Okay. I think, Paul, what we said in the past this still remains true is that, by the time we get the Intercon in and everything settled in there, I think we are targeting roughly north of $30 million EBITDA.

Paul Quinn - RBC Capital Markets

Okay. Just for '14 here, what are we looking at in terms of increment before Intercon gets…

Alan Nicholl

We don't. Maybe, we can take this offline, but that's the way I would answer that is we are expecting more than double our EBITDA in 2014 versus 2015.

Paul Quinn - RBC Capital Markets

Okay. I guess, just moving on the lumber side. The lumber production is pretty impressive given the recent shut. Just wondering if you got a notional sort of production figure that you think you would be able to run at in 2015-2016. Are we sort of running that for the Canfor right now?

Don Kayne

No. Paul. It's Don. No, we are not running max yet as I mentioned just mostly due to some of the startups that we are in. Certainly, by 2015, we would expect the bulk of that to be done. In terms of capacity production number versus capacity in 2015, I would say it's probably going to be in the neighborhood of 92% to 95%, something like that as all the mills that we spent the capital on should be for the most part completed into 2015, so we should be up…

Paul Quinn - RBC Capital Markets

Okay. You guys referenced the First Nations decision by the Supreme Court. Have you noticed any - is a conversation between Confor and Nations changed since February?

Don Kayne

Not at all. The matter of fact that, I think, we have commented on it before, but just for business relatively new decision here, Paul. I mean, we think exceptionally strong relationships with the First Nations and have had for a long, long time. In addition to that, when we purchased the 10 mega assets we were fortunate that they had also had a very strong relationship with some of the bands down in the south, - in particular, but just overall it's something that we have always focused on. We recognize that they are key stakeholders for the company not just now, but in the past and I think going forward, the relationships we have we will just carry those on and of course kind of build them even stronger, but it's not something where we will change really in terms of our approach.

Paul Quinn - RBC Capital Markets

Okay. Last question just on overall U.S. housing recovery seems to be kind of disappointing here. Does that affect in a material way your plan at Canfor or [lumber production].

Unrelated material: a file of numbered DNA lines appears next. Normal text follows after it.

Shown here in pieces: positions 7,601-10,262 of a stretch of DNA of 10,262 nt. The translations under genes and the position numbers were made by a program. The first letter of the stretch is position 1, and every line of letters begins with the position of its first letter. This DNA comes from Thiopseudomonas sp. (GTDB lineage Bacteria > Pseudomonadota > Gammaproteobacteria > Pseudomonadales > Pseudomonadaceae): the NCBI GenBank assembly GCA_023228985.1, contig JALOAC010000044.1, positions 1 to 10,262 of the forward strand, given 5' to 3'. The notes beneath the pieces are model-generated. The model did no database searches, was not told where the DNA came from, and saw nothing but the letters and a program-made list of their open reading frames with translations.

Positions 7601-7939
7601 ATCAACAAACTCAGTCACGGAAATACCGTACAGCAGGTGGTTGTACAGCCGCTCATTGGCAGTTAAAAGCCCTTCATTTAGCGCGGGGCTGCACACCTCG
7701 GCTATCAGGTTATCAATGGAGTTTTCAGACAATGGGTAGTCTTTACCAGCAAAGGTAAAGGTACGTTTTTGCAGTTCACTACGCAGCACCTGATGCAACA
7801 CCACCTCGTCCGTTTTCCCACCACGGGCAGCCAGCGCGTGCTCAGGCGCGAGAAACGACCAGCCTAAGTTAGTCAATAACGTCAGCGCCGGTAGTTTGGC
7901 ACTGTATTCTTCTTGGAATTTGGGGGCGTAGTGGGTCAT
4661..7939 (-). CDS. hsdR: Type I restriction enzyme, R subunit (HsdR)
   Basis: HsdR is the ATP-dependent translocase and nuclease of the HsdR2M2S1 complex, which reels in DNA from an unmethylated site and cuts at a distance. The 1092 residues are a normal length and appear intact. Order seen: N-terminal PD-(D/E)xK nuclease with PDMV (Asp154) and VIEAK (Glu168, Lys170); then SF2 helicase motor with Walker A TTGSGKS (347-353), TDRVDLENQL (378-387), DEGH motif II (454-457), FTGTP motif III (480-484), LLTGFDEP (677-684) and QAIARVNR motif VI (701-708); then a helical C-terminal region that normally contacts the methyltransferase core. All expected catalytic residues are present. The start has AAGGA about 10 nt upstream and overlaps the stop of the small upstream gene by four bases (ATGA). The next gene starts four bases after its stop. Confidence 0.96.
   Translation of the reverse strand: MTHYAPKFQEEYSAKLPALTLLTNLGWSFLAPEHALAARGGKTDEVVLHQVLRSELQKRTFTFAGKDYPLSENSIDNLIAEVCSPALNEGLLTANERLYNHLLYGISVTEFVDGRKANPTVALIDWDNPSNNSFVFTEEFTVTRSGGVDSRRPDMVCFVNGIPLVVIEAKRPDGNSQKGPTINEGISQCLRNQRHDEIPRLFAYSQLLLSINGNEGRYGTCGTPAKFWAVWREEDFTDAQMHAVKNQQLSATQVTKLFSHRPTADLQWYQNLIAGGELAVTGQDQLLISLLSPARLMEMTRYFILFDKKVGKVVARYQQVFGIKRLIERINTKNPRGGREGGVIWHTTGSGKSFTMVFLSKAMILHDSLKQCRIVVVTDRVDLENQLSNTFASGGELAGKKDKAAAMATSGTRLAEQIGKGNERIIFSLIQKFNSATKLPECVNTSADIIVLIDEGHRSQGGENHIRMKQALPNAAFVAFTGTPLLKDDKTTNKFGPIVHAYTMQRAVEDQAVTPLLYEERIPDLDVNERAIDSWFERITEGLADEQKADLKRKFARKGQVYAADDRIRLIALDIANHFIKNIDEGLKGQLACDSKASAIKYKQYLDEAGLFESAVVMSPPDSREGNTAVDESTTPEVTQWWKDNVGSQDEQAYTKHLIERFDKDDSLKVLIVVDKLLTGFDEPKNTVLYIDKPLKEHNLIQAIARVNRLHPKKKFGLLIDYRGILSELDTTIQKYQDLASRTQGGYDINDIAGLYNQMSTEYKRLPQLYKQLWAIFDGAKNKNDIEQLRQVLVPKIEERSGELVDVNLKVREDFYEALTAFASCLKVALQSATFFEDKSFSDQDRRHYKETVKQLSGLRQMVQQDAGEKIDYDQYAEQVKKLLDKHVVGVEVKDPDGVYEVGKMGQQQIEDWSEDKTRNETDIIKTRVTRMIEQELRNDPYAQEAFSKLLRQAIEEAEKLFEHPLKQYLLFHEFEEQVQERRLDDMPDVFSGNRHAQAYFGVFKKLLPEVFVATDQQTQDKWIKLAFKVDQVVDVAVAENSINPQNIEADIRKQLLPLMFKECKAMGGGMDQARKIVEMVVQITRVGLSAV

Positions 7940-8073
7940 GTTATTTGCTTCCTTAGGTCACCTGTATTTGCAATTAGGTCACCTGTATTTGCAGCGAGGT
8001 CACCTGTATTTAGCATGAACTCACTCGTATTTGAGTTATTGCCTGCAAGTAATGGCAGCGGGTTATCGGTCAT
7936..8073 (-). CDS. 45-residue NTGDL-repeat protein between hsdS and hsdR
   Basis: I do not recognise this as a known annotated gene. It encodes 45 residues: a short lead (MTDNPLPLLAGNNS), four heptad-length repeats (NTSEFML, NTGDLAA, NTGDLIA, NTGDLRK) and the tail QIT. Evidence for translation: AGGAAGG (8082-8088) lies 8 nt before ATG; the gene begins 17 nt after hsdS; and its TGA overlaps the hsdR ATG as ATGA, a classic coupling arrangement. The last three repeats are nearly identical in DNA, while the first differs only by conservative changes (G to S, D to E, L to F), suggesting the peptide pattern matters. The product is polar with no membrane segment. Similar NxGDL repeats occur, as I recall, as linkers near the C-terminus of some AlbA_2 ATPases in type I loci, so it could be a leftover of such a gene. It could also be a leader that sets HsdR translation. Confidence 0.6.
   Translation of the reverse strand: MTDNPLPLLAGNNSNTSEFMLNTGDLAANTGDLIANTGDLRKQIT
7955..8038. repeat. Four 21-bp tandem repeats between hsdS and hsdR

Don Kayne

Say that again.

Paul Quinn - RBC Capital Markets

Okay. I will say it differently, because I can't remember what I said.

Alan Nicholl

I was hoping.

Paul Quinn - RBC Capital Markets

We have got a more muted recovery in the U.S. housing market. Just wondering if that has a material effect on the way you run your operations from a production standpoint.

Don Kayne

Not at all. Matter of fact, we have been preparing for a long time both, U.S. market it's probably coming back to where we were get there ever or going to be while, so that's really been the thrust for the diversification strategy that we have had geographically for many years both, on the pulp side really and lumber side, so we think we are well on the road on that and we build sustainable businesses and pretty much everywhere we have expected to around the road and that has just gotten more solid over the last three, four years, so we are not concerned about that having any impact on our capital plans.

I guess, the other thing I would add to that is the focus that we are having and do have now are much more on getting maximum value out each log and giving us the diversity from a product mix standpoint as well, so between those two areas the plans that we have in place, we think are solid and sustainable for the future.

Paul Quinn - RBC Capital Markets

Great. That's all I had. Best of luck.

Don Kayne

Thanks a lot.

Operator

Thank you. There are no further questions registered at this time. This concludes today's conference call. Please disconnect your lines at this time and we thank you for your participation.

Don Kayne

Thank you, operator, and thanks everyone for joining the call. Talk to you next quarter.